Finding God's Winning Spirit

Walls (Part 1)

March 2, 2015 | Greg Smith | Theology


Any city worth its salt in the ancient world was surrounded by a wall. Walls were important. The need for a wall around one’s city in those days was an obvious and sound strategy. Walls protected locals from wandering bandits, unfriendly neighbors and enemies of their state. Walls were the first, and unfortunately sometimes, the last line of defense. Some walls were more sophisticated than others as some were very thick, some were very tall and some were even surrounded by moats.

Even though walls provided a level of protection there were also some drawbacks. Although walls protect they also restrict. One problem is that when things hit the fan there is no way out. The wall that keeps the enemy out traps the inhabitants in. An ancient military leader once said, “A walled city is only a tomb with the roof off”.  Walls are defensive in nature; no war has ever been won from behind one.

One of the biggest problems in living behind walls is that it restricts one's visibility. Blocking out civilization does not prevent the world from bearing down on you. In fact, what might feel like tranquility and safety on the one hand may simply be blindness on the other. Due to the fact that very few ancient walls still stand today today I would say any security they provided was in fact false security.  False security is dangerous because it can lead to unpreparedness, complacency or down right denial.  The real problem is once you decide that “wall-building” is the way to go, you never dismantle – wall philosophy requires constant fortifying.  

We may not build defensive walls around our cities any longer but we still put up walls in our personal lives. Much like physical walls these emotional walls (defense mechanisms) have their benefits. As therapists we are taught that all defense mechanisms are not bad and there is real danger in dismantling one before the client has other protection in place. Defense mechanisms (walls) are the first line of defense and are often the saving grace for anyone going through abuse or trauma, young or old.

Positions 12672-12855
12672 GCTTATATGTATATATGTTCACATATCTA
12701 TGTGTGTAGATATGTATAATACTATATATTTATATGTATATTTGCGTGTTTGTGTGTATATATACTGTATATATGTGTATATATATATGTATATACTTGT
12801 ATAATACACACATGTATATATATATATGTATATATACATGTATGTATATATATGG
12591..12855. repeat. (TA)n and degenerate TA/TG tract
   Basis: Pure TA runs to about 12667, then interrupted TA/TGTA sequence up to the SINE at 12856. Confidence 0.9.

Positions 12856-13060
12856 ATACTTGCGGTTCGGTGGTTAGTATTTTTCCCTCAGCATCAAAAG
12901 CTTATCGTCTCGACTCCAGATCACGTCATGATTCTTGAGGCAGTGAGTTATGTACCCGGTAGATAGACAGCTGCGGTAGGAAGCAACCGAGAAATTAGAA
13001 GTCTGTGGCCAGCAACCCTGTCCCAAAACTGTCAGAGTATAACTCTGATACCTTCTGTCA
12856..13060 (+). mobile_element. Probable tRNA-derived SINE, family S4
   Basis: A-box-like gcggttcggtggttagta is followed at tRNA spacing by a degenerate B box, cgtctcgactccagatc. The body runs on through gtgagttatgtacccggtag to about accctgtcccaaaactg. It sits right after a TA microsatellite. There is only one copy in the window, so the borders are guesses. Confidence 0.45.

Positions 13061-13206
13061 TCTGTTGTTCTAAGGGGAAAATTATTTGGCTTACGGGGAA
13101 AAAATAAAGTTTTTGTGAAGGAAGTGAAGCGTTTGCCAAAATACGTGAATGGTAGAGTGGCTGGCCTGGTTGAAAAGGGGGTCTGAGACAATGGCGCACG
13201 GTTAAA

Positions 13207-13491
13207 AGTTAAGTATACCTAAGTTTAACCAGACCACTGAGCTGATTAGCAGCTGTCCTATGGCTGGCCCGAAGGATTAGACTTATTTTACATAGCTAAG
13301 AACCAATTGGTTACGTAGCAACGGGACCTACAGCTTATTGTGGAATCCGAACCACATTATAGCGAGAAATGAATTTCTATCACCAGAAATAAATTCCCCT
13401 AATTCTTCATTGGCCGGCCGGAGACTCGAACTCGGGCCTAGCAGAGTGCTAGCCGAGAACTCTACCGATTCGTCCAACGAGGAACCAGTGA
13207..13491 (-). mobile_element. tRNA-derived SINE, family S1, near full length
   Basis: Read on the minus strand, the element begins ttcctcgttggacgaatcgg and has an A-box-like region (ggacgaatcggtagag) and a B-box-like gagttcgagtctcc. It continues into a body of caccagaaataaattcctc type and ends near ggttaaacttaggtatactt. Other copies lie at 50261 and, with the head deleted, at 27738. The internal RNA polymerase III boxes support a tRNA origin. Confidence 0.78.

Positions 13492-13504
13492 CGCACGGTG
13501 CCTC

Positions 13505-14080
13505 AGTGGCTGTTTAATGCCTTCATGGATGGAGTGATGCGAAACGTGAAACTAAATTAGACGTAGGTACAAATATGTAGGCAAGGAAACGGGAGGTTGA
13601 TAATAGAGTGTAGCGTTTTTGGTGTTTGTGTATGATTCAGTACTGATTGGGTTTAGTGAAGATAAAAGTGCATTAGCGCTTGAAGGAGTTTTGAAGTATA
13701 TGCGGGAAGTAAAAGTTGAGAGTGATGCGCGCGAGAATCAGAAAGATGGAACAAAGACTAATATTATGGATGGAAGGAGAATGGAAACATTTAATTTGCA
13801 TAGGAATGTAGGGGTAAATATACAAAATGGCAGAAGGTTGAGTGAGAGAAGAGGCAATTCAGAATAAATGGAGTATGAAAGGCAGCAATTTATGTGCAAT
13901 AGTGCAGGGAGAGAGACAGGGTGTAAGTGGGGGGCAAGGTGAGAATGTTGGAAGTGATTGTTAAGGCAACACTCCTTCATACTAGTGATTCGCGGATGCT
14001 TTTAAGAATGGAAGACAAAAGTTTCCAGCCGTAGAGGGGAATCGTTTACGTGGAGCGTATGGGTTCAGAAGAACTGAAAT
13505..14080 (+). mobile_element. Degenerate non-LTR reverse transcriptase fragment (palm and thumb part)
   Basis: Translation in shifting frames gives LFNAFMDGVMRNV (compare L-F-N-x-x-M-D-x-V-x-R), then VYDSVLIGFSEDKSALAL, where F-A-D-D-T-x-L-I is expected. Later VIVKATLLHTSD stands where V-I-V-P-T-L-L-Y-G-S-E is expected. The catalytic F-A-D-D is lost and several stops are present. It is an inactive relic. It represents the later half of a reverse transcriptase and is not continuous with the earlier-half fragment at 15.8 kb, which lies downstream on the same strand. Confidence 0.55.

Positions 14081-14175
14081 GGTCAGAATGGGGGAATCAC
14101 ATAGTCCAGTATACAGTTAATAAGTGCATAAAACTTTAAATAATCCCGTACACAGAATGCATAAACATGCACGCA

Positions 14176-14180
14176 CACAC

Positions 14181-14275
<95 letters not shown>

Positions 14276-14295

As with ancient city walls emotional walls have their drawbacks too. Emotional walls do not stand the test of time either and tend to become obsolete.  This initial sense of safety may in fact just be hiding, which only creates anxiety of eventually being found (found out). Defense mechanisms also block our view therefore retarding our ability to evaluate the world around us, and more importantly, the world that is coming at us. Not unlike physical walls, defensive mechanisms are just that – defensive. No one learns and grows by retreating or hiding. The glaring similarity here is that if we tell ourselves that “walls = safety” then we are constantly building them, we become Hermit Crabs always looking for a new shell.

Living our lives anxious, fearful, defensive and blind is not the “abundant life”. How can we protect ourselves without setting up defenses you ask? The answer is not as much about walls as it is about watchtowers.                                

Next week - Watchtowers (Part 2)       

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